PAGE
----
The Herald - November 2007
In his letter (November 26) Neil Craig said: "We know for a fact that no unprecedented warming is taking place." Sir David King, the UK's chief scientist, would refute that, saying: "The weight of evidence for climate change, and the causal link with greenhouse gas emissions is unarguable and the science is clear that this rise in temperatures will continue and accelerate."

Physical evidence is widely available. In this month's Geographical, the magazine of the Royal Geographical Society, the facts are that most of the world's glaciers are melting, accelerating their rate of loss, and many have disappeared. The reduced summer meltwater will translate to lower river water flows, affecting millions of people who rely on them for drinking and agriculture. The loss of glacier mass is transferred to the sea, forcing sea levels up, affecting those who live by the sea.

As the ability of the Earth to reflect the sun's heat is reduced through decreasing ice coverage, combined with reduced vegetative cover because of continued deforestation and increased desertification, combined with increasing methane emissions from Siberia, carbon dioxide release from our own peat bogs and continued man-made emissions, it becomes possible to glimpse the looming catastrophe not many years from now as the Earth's temperature begins to spiral out of control. Yet many are not persuaded by the arguments. So, do we do nothing and see what happens? Unfortunately, that's not an option because the earth is warming and we have to plan contingencies. Do we take the risk and not bother to reduce emissions? That's not an option either because oil prices are going up. Or is it best to minimise the risk by setting tough reduction targets for emissions, because surely by doing that we're encouraging man's innovative capabilities to find more sustainable energy sources and means of transport? Why not be united in encouraging world leaders to take drastic measures in Bali because in the end that will be good for all of us?

The Herald - November 2007
Anne Johnstone is so right to say that ‘Action, not words, will solve this burning issue’ in her commentary on climate change, and goes on to mention the 1.7 million motorists who signed up to petition against the very measures that would actually reduce carbon emissions. I’m beginning to think that the world has become completely insane. We have overwhelming evidence that carbon is the cause of global warming and that if we continue to expand our economies at the current rate using fossil fuels it will soon be too late to make a difference, with catastrophic consequences for mankind. The reality of climate change can be seen in melting ice, dying coral reefs, rising sea levels, changing eco-systems and prolonged and more severe droughts. According to the World Health Organisation 150,000 people are already dying every year from climate change, yet unbelievably we have the majority of Scottish MSP’s agreeing to scrap bridge tolls, who, together with their Westminster colleagues considering a third runway at Heathrow, provide evidence that our MP’s and MSP’s continue to prioritise national economic growth as their top priority bar nothing. I was at the Christian Aid ‘Cut the Carbon’ rally through London in October to support the core marchers who had just completed 1000 miles of marching in 80 days to raise awareness of the threat of climate change. They included a representative from Kenya, Mohammed, who described the distress global climate uncertainty was causing to his people – years of drought followed by devastating floods this summer. In fact floods have been enveloping large swathes of Sub-Saharan Africa this year, causing misery to millions. Britain is very much to blame for it all. We started the industrial revolution after all, and the FTSE 100 companies are together responsible for 15% of global emissions, so we cannot sit back in denial, do nothing and simply blame it on the impasse between China and the USA . I worry a great deal about the future for my two children. What will they think of you and me in 50 years time, maybe a lot less than that, when these predictions come true? I’m ready for a bumpy ride because I care a great deal about my family and our beautiful world, but do we have politicians with the guts to ride along with us?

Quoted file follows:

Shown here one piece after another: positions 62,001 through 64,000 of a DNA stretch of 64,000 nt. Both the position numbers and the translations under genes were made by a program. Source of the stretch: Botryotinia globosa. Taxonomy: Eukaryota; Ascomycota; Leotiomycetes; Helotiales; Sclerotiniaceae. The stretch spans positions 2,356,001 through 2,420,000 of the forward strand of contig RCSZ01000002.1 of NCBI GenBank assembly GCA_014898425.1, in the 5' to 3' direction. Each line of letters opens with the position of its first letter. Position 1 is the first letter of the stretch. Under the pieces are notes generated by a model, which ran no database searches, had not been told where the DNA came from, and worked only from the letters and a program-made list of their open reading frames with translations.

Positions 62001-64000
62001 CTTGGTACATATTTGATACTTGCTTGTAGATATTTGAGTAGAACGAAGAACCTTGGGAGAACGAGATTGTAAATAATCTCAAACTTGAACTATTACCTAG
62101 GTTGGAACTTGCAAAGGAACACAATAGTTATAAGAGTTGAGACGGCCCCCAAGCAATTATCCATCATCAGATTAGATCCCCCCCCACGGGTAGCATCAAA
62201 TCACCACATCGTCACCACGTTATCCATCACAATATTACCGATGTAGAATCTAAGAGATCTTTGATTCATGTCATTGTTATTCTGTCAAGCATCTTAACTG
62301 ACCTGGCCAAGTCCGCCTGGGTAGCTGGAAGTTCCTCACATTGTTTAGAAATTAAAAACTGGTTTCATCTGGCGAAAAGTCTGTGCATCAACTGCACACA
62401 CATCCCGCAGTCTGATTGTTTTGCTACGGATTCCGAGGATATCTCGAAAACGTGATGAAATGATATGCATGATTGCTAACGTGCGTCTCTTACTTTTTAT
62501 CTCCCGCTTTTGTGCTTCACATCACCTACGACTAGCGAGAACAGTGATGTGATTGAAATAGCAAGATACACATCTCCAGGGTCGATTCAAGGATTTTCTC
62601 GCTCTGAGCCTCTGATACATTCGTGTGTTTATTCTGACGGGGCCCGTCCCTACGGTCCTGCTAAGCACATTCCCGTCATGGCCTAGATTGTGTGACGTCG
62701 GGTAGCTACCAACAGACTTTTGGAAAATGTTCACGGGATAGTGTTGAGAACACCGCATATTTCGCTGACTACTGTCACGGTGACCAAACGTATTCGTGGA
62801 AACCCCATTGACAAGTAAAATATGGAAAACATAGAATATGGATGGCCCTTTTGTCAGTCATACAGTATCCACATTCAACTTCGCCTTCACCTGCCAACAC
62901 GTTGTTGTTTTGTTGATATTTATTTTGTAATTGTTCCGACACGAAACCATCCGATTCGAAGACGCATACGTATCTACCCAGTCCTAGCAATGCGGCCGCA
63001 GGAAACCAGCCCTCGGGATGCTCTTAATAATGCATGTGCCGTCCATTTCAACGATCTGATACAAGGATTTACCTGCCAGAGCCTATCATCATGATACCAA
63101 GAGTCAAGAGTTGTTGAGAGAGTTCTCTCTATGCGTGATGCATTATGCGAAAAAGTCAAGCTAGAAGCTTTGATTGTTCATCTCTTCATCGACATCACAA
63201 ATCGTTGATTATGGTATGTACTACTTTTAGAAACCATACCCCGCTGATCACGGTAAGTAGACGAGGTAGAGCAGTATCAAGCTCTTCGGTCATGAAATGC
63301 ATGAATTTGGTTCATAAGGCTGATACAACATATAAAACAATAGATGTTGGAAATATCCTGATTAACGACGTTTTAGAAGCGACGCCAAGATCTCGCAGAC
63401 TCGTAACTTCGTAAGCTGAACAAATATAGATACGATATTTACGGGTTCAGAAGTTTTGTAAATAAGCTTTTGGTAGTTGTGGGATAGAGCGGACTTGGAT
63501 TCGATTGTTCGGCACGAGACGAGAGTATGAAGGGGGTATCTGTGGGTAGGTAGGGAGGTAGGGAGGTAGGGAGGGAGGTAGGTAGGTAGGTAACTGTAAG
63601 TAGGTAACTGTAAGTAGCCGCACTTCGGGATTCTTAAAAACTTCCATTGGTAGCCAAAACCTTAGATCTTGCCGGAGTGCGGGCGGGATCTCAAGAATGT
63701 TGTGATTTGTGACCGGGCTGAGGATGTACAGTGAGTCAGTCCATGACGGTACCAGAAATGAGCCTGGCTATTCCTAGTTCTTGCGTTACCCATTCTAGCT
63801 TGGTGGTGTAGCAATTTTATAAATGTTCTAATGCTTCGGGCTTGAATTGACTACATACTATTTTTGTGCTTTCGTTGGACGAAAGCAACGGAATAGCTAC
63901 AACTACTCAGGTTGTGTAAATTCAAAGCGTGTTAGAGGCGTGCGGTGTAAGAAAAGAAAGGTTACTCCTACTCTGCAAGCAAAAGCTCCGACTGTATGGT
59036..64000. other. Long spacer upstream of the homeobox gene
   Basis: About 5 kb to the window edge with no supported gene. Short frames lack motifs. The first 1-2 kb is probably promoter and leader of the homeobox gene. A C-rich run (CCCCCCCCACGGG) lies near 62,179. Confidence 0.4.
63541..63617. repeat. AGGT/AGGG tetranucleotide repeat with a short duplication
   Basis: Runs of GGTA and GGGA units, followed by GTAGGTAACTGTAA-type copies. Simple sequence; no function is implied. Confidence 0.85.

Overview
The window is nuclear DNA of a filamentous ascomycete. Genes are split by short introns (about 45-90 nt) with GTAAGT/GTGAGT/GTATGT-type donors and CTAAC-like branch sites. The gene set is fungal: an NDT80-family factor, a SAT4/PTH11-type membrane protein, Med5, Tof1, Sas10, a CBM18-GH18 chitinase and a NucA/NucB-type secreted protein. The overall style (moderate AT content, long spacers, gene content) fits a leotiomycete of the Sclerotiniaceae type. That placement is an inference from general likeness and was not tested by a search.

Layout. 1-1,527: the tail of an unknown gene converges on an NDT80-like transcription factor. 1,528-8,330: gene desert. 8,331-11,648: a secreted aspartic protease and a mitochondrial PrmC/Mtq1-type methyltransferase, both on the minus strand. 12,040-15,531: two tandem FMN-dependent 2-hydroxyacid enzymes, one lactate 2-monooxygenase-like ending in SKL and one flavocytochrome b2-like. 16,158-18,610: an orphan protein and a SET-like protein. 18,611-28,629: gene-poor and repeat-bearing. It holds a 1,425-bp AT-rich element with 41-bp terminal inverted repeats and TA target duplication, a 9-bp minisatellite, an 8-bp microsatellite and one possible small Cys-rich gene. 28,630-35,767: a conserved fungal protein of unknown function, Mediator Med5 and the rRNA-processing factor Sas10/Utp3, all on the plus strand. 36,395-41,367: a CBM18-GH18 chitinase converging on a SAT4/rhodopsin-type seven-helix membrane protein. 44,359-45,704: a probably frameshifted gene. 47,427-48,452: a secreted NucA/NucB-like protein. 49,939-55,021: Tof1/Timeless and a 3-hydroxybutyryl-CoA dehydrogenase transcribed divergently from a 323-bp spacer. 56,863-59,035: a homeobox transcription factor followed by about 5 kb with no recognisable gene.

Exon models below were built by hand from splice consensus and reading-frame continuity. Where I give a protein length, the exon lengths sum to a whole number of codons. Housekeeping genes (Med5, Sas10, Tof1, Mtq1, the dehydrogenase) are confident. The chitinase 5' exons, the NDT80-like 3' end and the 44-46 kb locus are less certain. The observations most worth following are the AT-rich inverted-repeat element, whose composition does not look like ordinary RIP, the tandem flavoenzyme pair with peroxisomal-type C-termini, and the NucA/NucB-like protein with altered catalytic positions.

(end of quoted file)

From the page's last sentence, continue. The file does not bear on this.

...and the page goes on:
The Herald - September 2007
Bill Bryson wrote in ‘A short History of Nearly Everything’ that Einstein couldn’t bear the thought of a universe where some things would remain forever unknown – the theory in quantum physics that one particle could instantaneously influence another trillions of miles away was a particular bugbear and a stark violation of his special theory of relativity, a matter that apparently haunted him to his dying days. We’re told that information from space can now tell us what happened to within minutes of the Big Bang. Theories abound as to what went on before then, maybe one day we’ll find out, but I wonder whether it really matters? The question I would like to know the answer to is what is the purpose of life and how should we live it on a day to day basis? Will understanding the origins of the universe, and beyond, help us to do just that? Like most people on this planet I’ve been searching for answers most of my life and the best I’ve found is to ‘love your neighbour as yourself’ – a guide that I believe would make this a significantly better world to live in if we all followed it – and something I’m convinced that nothing better will ever be found.